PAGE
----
In greeting the 7 churches John wishes them ‘Grace and peace’ (v4), a triune blessing.  The focus of attention is then on Christ (v5), in whom all of God’s redemptive purpose and all of history centre.  Note the threefold position he occupies: 

(i)                 ‘the faithful witness’.  He is God’s final word to us (Hebrews 1:2).  He reveals God’s way of salvation and is that way.  He bears utterly faithful witness (John 18:37).

(ii)               ‘the firstborn from the dead’.  Christ is supremely the Risen One, having died and risen again for the salvation of his people.  Without the resurrection there is no salvation (1 Corinthians 15:17).  This event guarantees the work he performed on the cross.  The ‘firstborn’ is the place of supreme honour, not of inferiority.

(iii) ‘the ruler of the kings of the earth.  He wields supreme authority (Matthew 28:18), including authority over all who oppose him.  The Messiah’s reign is God’s response to the rebellion of the nations (Psalm 2). 

2. The salvation Christ provides 

Believers facing persecution need to be reminded of what the Lord has done for them and so John draws attention to the rich gift of salvation.  Three elements are described here: 

(i)                 ‘him who loves us’.  The origin of salvation is the redeeming love of God, a triune love.  Christ loves those chosen in him before creation (Ephesians 1:4, Galatians 2:20).

(ii)               ‘has freed us from our sins by his blood’.  The King sets his people free from the bondage of sin.  We are free because he has taken our sin (1 Peter 2:24).

(iii)      ‘made us to be a kingdom and priests.  Christ, Priest and King, makes us priests and kings.  Already we exercise dominion in Christ (Romans 5:17).  As priests we are living sacrifices (Romans 12:1), giving ourselves in whole-hearted service to the Lord. 

3. The honour Christ receives 

These verses are a doxology – ‘to him be glory and power for ever and ever’ (v6).  Glory belongs to God alone (14:7), and so belongs appropriately to Christ.  Doxology acknowledges what he possesses, it cannot add to his glory.  The term ‘glory’ sums up what God is – Christ is ‘the radiance of God’s glory and the exact representation of his being’ (Hebrews 1:3).  His ‘power’ is infinite, sufficient to fulfil his will.  None of his redeemed people will be lost.  This is the voice of faith – ‘Amen’ means ‘May it be so’ – willing acceptance of his lordship.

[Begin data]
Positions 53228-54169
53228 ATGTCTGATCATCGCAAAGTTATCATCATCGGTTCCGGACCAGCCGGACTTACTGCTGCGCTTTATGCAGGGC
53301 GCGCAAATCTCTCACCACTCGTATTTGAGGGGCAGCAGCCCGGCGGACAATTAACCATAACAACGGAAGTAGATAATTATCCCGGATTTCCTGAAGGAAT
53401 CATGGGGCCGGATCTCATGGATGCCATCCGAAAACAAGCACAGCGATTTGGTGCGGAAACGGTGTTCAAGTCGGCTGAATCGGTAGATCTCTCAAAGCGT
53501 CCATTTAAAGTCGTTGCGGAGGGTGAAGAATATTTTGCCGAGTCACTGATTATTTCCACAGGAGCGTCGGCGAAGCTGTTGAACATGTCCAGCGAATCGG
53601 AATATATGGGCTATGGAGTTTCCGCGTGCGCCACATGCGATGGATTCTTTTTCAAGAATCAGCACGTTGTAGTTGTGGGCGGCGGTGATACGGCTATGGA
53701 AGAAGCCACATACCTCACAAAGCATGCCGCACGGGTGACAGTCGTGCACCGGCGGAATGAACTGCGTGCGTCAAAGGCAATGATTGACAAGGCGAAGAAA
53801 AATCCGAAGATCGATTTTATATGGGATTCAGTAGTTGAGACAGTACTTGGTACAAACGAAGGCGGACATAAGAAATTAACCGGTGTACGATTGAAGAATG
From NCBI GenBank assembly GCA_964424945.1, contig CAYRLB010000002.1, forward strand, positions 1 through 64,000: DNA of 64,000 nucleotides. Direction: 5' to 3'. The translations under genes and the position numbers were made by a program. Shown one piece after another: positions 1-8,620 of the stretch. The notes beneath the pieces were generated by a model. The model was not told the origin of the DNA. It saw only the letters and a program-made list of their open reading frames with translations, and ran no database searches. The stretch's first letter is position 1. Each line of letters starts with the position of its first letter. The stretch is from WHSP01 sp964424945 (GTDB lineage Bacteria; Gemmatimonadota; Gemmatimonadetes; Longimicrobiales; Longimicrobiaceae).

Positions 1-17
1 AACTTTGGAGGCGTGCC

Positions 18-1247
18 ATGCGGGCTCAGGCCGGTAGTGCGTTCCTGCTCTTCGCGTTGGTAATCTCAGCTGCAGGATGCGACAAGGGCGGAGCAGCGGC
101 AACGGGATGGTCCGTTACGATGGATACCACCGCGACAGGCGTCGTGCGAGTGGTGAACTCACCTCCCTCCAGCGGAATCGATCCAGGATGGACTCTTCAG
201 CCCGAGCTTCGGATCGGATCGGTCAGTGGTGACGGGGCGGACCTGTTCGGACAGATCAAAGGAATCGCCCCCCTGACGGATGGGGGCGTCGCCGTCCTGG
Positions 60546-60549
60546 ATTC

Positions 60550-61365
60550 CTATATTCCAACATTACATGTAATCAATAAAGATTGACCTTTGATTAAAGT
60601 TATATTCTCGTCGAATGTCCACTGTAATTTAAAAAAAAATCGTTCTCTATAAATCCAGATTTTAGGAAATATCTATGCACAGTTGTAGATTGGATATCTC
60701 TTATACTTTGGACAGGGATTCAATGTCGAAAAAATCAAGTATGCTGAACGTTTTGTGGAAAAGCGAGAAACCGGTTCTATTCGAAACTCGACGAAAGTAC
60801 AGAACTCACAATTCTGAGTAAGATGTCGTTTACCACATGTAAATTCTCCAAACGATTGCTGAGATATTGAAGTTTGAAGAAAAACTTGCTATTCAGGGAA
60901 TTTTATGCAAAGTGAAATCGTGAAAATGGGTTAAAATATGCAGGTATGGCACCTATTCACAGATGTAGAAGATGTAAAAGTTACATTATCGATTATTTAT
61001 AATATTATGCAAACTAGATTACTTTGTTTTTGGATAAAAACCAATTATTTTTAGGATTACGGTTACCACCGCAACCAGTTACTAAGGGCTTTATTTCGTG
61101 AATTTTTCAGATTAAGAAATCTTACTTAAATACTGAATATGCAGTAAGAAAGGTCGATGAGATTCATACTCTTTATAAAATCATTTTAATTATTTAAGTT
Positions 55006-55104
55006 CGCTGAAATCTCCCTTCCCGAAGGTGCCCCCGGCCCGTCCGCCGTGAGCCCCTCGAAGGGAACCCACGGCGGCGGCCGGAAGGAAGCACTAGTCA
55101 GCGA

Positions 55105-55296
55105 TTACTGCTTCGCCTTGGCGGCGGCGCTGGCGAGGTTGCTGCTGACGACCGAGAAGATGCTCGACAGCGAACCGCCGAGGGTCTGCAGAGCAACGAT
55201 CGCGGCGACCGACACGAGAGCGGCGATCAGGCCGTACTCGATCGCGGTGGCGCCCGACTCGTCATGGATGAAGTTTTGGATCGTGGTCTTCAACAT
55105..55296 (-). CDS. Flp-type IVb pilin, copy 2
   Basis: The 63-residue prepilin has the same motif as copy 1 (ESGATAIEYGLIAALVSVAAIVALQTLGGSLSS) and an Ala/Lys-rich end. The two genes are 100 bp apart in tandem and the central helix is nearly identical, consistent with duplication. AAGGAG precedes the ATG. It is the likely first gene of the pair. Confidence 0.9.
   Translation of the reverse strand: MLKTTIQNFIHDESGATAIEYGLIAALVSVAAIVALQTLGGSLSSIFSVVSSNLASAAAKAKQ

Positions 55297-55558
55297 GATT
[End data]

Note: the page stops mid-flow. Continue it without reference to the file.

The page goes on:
Luke 6:1-11 Lord of the Sabbath

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The issue of what is permissible on the Sabbath has divided Christians down through the centuries.  Some hold a more restrictive position, whilst others take a more permissive approach.  Many Christians are confused, with no standard guiding their decisions.  Some fundamental principles are set down by the Lord himself.  We turn now to consider Luke 6:1-11 Lord of the Sabbath.

1. Confrontation in the fields

The issue of the Sabbath is not a trivial matter.  Exodus 20:8 gives the commandment to observe the Sabbath and v11 states ‘the Lord blessed the Sabbath day and made it holy’.  The Sabbath is a divine institution, included in the 10 Commandments, so we may not treat it as unimportant, as many Christians do today.  Some have no concept of the Lord’s Day.

            (i). The Pharisees’ question.  ‘Why are you doing what is unlawful on the Sabbath?’ (v2).  The dispute is over ‘pick…rub…eat’ (v1).  The law allowed wayfarers to pick corn by hand (Deuteronomy 23:25), but the Pharisees define Jesus’ actions as reaping, threshing and winnowing grain on the Sabbath.  They again focus on rules, whichthey regard as a means of securing God’s favour.  They are guilty of legalism, thinking rule-keeping is a way of salvation.  They were often also hypocrites, for example loving money (Luke 16:14).

            (ii). The Lord’s response.  Jesus does not provide either more restrictive or more permissive views of the law, but puts the focus on a deeper issue.  He cites the incident recorded in 1 Samuel 21:1ff, when David and his men ate the consecrated bread from the sanctuary – relieving human need was a work of necessity.  Jesus exercises messianic authority as ‘Lord of the Sabbath’ (v5).  He directs how his Sabbath should be kept.

2. Conflict in the synagogue